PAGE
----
Easiest Guitar Basics – The Parts of the Guitar

Easiest Guitar Basics – The Parts of the Guitar

Easiest Guitar Basics – The Parts of the Guitar

Easiest Guitar Basics – The Parts of the Guitar
By Brian Hawthorn

If you are absolutely new to or are just thinking about learning to play the guitar, it is very possible that you don’t know the names of any of the parts to a guitar or even the difference between an acoustic and an electric guitar. So let me start at the very beginning by giving you explanations on the easiest guitar basics.

First, there are two general types of 6-string guitars – The acoustic and the electric.

Both of these guitars have 3 major parts; the head, the neck and the body.

The acoustic guitar has a hollow body with usually a round sound hole just under the strings. A few acoustic guitars have “f” holes shaped the same as the “f” holes on a violin.

The electric guitar usually has a solid body with one to three “pick-ups” on the body under the strings. They are designed to be plugged into an amplifier.

The head of the guitar has six tuners. These are what are turned to get the guitar in tune. There can either be three tuners on one side and three on the other or all six tuners on one side. On some electric guitars they also have metal guides on the head. These are called “string trees.”

The next part of the guitar is called the neck. This is where you your place your fingers to play.

The strings naturally run the entire length of the neck. The strings are lined up and evenly spaced being separated by the grooves in the nut.

The nut is the piece of plastic or other material that is where the head of the guitar finishes and the neck begins. It runs the width of the neck.

The back of the neck is where your thumb is placed. The front of the neck, where you place your fingertips is called either the fingerboard or the fretboard. Both names are correct. The frets themselves are the thin steel pieces that run the width of the neck. You’ll notice that the fretboard has between 20 – 24 frets, depending on the style and make of the guitar.

Also, all guitars except for the very inexpensive ones have a steel rod called a truss rod going through the inside of the neck. It is not visible. This truss rod allows a technician to adjust the height of the strings by adjusting or eliminating the curve in the neck.

Finally, the dots that are on the fingerboard and along the edge of the neck are called position markers. This is to let the player know where any fret is at a glance.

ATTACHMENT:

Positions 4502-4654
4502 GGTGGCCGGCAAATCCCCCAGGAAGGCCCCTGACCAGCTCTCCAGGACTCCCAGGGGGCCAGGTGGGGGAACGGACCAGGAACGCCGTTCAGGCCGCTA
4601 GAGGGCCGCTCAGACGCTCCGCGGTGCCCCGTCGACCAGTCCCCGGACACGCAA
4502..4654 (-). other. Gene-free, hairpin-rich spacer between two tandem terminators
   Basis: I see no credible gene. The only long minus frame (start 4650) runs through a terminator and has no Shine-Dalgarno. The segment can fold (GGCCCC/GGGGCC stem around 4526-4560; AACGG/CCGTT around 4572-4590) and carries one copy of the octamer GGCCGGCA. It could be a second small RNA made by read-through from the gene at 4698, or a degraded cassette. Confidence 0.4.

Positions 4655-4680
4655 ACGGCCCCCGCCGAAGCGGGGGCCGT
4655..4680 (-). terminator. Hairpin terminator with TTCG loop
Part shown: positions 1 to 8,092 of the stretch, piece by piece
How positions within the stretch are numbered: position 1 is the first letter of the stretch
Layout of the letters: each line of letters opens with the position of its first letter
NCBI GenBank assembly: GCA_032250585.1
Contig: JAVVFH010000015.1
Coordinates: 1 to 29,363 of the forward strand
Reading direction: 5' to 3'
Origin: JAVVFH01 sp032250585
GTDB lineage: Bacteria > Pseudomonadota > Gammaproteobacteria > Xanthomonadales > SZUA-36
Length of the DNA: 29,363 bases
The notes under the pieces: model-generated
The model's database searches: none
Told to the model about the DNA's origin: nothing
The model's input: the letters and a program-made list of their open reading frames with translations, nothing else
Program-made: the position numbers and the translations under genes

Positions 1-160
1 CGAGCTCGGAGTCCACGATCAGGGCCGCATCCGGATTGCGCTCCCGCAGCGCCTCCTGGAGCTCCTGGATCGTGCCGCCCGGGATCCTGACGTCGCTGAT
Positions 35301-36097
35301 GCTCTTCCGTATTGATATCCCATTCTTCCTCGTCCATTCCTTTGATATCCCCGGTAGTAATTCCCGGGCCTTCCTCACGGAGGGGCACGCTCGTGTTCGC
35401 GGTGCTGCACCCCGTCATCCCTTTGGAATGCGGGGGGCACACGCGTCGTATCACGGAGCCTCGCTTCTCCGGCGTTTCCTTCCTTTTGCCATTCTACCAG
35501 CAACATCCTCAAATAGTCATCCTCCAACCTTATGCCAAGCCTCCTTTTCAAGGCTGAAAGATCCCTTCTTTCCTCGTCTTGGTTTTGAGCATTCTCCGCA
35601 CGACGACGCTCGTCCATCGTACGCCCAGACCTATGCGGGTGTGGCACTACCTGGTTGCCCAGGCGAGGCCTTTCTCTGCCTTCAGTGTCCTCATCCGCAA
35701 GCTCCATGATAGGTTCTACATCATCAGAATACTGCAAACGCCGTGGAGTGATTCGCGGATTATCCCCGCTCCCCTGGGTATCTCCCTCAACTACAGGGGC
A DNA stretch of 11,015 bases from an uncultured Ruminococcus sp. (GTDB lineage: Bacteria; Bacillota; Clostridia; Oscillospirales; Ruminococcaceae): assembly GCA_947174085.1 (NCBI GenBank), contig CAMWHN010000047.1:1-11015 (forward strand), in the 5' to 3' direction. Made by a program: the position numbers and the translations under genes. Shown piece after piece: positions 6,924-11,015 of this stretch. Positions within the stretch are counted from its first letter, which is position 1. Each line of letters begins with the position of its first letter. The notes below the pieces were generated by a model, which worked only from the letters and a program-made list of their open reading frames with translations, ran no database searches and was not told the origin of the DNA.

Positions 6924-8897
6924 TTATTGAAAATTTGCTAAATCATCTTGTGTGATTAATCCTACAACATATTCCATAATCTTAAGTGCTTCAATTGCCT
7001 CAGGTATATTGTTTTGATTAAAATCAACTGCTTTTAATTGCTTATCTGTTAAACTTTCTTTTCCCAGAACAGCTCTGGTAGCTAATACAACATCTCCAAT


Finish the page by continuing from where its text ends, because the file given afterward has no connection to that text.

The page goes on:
The third part of the guitar is the body. As mentioned earlier, the guitar can either be acoustic or electric.

The acoustic guitar body has the top board which is also called a soundboard, the sides and the back. Inexpensive guitars have a laminated soundboard, the sides and the back.

Laminated means it’s plywood. For a beginner this is just fine providing the guitar strings are easy to press.

As guitars get more expensive the top board is solid (usually spruce or cedar). In very expensive guitars, the top, sides and backs are all solid woods. Solid woods give a richer tone.

The final part of the body is where the strings attach. This is called the bridge. The strings go into a hole on the bride and are held in place with the bridge pins which look like six little round buttons. As the strings rise out of the body they cross a thin usually white piece of plastic or other material know as the saddle.

The electric guitar body is usually solid wood although there are semi-acoustic as well as full acoustic, electric guitars. There are a number of different body shapes. Also a number of different woods and mixes of woods used to build the bodies.

Instead of a sound hole the electric guitar has pick-ups. These are rectangular shaped and sit below the strings. Electric guitars have a toggle switch to turn the different pick-ups on and off which will change the sound of the guitar when it is plugged into an amplifier. There are also volume and tone controls as well.

The final part of the electric guitar is the bridge. Again, this is where the strings attach to the body of the guitar. There are a number of different designs of electric guitar bridges.

Now to go to the next step, download my free guitar basics e-book, “Guitar – How to Get Started” which is available at http://www.easiestwayguitar.com You’ll also receive my Getting Started Mini Course – 7 Useful Tips for Beginners.” Brian Hawthorn began playing the guitar in the mid 60′s and is a professional musician, guitar teacher, author and consultant.

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